Rev. S. Wolcott, D. D., of Ohio, offered the following, which were adopted; viz.: Resolred, That the Council tenders its thanks to His Excellency Governor Buckingham, our honored Moderator, for the dignity, urbanity, and courtesy with which he has presided over its deliberations — to which, in part, we ascribe the pleasant cordiality of feeling, unmarred by bitterness or harshness, which has prevailed throughout its earnest discussions ; and as a National Council we express the satisfaction with which we are reminded, by this assembly, of the early days of our Puritan history, when the chief magistrates of the Colonies were the servants of the churches, and the honors of the State were humbly laid at the feet of Christ.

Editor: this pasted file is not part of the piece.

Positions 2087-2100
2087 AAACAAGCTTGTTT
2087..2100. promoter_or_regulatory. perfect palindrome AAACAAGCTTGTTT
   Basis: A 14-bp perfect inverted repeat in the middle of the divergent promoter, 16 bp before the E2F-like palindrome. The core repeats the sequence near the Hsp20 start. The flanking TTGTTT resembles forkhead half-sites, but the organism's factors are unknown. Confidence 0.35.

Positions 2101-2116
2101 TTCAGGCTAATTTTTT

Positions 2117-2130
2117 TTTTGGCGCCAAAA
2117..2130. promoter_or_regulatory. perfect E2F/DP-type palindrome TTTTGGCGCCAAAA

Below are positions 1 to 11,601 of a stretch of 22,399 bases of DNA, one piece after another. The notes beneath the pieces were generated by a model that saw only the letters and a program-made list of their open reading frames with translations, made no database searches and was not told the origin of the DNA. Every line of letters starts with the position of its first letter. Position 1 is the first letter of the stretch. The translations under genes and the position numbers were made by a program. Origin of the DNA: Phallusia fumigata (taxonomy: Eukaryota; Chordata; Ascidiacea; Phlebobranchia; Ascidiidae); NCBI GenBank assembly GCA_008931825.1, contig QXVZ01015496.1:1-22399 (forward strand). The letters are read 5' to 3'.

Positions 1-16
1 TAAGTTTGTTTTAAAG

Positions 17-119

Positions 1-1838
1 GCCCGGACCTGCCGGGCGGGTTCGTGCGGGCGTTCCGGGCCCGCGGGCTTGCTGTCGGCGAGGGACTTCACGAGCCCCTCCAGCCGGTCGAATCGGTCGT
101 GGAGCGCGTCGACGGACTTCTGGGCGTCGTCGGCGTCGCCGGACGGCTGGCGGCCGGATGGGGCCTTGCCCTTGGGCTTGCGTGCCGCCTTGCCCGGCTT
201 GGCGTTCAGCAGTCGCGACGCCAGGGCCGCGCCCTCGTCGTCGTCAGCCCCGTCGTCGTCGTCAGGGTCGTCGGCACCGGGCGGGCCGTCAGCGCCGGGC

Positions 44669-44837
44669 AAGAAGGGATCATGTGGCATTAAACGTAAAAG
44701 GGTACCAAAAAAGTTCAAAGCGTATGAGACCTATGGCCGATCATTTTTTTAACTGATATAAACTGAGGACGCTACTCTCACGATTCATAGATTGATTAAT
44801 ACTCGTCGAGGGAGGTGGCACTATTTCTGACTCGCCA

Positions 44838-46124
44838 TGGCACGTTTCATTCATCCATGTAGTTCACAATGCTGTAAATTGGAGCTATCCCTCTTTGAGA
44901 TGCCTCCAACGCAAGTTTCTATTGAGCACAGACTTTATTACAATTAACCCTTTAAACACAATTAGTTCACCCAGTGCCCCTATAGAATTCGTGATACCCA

Resolved, That the ability with which the occasional and special services which have devolved upon our respected Assistant Moderators have been performed, and the promptness and thoroughness with which our Scribes have discharged their onerous duties, are entitled